Many founders of deep tech startups in India have burnished their skills and credentials in some of the best labs across the world before turning entrepreneurs (Photo: istockphoto)

There’s a slew of venture capital (VC)-backed cancer-related tech startups coming up in India’s biotech hub, Bengaluru. Zumutor Biologics INC has built antibody libraries to develop novel immunotherapy and has a global licence for a product to treat breast cancer. Mitra Biotech has developed a new way to test cancer drugs on tumour cultures in the lab to personalize treatment. OncoStem Diagnostics is making tests to predict the recurrence of cancer affordable for patients in India. Niramai Health Analytix uses thermal imaging with artificial intelligence for non-invasive breast cancer screening.

Zumutor, Mitra Biotech and OncoStem received early backing from the Indian arms of top US-based VCs Accel and Sequoia Capital. Niramai raised a $6 million series A round led by Japanese VC Dream Incubator this year. Mitra Biotech is the top-funded one, with over $80 million raised since its inception in 2010.

There’s a reason top VCs are taking these bets, even if it’s a long road to commercial outcomes for deep tech innovation in healthcare.

“We believe there is a 3-5x capital arbitrage and about a 2x time arbitrage in favour of some of these innovation-driven businesses to be built out of India vis-à-vis the US,” says Barath Shankar Subramanian, partner at Accel, the first institutional investor to back Mitra Biotech.


The cost and time benefits come from being in a less regulated market as well as having easier access to tissue samples and clinical data, apart from the usual factor of manpower. But another, equally important, reason is the deep tech background of founders from the Indian diaspora.

Mitra Biotech is founded by former Harvard and MIT faculty members; Zumutor’s Kavitha Iyer Rodrigues left Merck to start a series of companies; Manjiri Bakre of OncoStem comes from Moores Cancer Centre in the US and holds several patents; and Niramai’s Geetha Manjunath was the data analytics lab director for Xerox Research Centre in Bengaluru.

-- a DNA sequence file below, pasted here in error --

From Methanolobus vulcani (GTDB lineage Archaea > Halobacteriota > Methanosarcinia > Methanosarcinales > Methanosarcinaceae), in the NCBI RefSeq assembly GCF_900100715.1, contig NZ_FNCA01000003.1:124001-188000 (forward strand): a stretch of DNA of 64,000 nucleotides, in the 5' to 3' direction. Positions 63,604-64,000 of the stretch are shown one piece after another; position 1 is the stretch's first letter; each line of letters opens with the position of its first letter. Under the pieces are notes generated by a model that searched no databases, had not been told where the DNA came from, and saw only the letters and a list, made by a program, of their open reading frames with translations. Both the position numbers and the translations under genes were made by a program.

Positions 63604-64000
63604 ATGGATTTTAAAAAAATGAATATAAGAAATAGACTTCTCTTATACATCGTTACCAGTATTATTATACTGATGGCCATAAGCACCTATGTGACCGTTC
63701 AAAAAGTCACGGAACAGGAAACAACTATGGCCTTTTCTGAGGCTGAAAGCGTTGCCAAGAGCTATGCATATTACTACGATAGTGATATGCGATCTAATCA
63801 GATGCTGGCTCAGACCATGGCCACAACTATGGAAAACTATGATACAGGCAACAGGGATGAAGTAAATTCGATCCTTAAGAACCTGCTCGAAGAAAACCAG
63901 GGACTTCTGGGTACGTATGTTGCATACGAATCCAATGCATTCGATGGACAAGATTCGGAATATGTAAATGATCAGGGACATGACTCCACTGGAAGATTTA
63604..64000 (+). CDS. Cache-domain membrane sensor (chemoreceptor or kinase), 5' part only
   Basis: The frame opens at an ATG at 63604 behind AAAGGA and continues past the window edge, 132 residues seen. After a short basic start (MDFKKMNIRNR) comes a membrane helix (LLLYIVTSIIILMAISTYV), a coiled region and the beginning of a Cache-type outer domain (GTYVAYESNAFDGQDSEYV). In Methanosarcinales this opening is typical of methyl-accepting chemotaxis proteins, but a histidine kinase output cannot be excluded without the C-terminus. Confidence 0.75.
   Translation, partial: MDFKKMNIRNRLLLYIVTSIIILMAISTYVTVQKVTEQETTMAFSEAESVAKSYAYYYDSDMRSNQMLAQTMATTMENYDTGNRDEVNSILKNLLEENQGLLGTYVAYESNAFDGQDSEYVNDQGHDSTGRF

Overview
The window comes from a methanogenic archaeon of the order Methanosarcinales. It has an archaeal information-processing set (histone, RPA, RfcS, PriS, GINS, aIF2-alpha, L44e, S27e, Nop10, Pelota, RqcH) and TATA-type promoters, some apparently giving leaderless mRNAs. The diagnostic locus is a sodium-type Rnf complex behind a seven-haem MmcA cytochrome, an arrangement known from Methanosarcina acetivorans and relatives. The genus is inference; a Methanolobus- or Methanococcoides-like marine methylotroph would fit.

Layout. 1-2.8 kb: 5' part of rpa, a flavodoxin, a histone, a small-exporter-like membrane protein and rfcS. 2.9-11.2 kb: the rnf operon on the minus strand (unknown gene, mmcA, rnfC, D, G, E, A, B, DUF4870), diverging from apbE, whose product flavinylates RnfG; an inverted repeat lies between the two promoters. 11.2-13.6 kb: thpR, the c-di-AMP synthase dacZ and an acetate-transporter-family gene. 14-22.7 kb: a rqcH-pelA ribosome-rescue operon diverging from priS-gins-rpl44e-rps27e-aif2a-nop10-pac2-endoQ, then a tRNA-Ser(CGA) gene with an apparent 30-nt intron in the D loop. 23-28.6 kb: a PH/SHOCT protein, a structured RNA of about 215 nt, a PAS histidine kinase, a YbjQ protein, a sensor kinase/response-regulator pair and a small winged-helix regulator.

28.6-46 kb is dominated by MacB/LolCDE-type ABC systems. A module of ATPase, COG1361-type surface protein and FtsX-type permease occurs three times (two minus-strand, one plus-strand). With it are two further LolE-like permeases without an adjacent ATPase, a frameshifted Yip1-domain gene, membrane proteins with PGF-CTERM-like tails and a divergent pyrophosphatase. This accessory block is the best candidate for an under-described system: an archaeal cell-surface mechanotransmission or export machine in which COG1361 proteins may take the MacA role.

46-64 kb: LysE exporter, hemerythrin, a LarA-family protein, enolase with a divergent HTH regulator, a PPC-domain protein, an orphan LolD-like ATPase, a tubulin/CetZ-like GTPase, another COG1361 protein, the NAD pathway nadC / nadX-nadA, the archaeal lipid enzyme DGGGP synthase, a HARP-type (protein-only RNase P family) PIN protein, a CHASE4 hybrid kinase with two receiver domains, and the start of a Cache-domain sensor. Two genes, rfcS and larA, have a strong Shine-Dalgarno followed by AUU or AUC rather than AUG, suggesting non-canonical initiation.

Biswanath Majumder, research and development director at Mitra Biotech, recalls his stalwart 80-year-old academic guide’s caution when he was leaving to join the startup in 2010: “It sounds good, but please go and see if the company has a signboard, see whether it actually exists or not.”

“I designed the signboard eventually,” adds Majumder. Today, more and more highly qualified researchers are leaving academic labs to spin off startups or work in them.


“In healthcare, particularly cancer, there was very little cutting-edge research happening outside of the large pharma companies. But now we are starting to see this in early-stage companies as well,” says Anjana Sasidharan, Principal at Sequoia Capital India.

VCs may have to stretch their usual timelines but the potential payoffs are huge, given the ballooning size of the market.

McKinsey estimates that over $50 billion is invested in oncology research and development annually worldwide, leading to an explosion of new drugs for the large numbers of people falling prey to this disease.

Startups come into this in two ways, broadly. Their innovations help with drug discovery and development or they use AI and other new-age tech to improve treatment. Either way, “it’s a global market play today, and that is what interests Sequoia India,” says Sasidharan.

Going to market is the biggest challenge. “Indian companies are more removed from markets where local nuances determine commercial models,” says Sasidharan. “For these cutting-edge products, the US, European Union and Japan are large markets. However, each of them has its own requirements on publication, regulatory approval, and reimbursement.” Many of these startups are incorporated in the US and do their research in India.


More fundamental than finding commercial pathways is assessing the end result, which should ideally benefit cancer patients. This is a grey area.

Bill Gates-backed Foundation Medicine, for example, promised to personalize cancer diagnostics and treatment with genomic profiling of patients. Its acquisition by Roche at a valuation of $5.3 billion last year suggests that all that genomic data is gold dust for a pharma firm. And it’s a great outcome for investors in the startup too. But it’s not clear how many of the profiled patients benefited.

Two years ago, the MD Anderson Cancer Centre conducted a survey of 2,000 patients, correlating their whole genome sequencing with clinical outcomes. Only four patients had benefited. Separating the hype from reality, thus, forms the biggest challenge in assessing deep tech startups.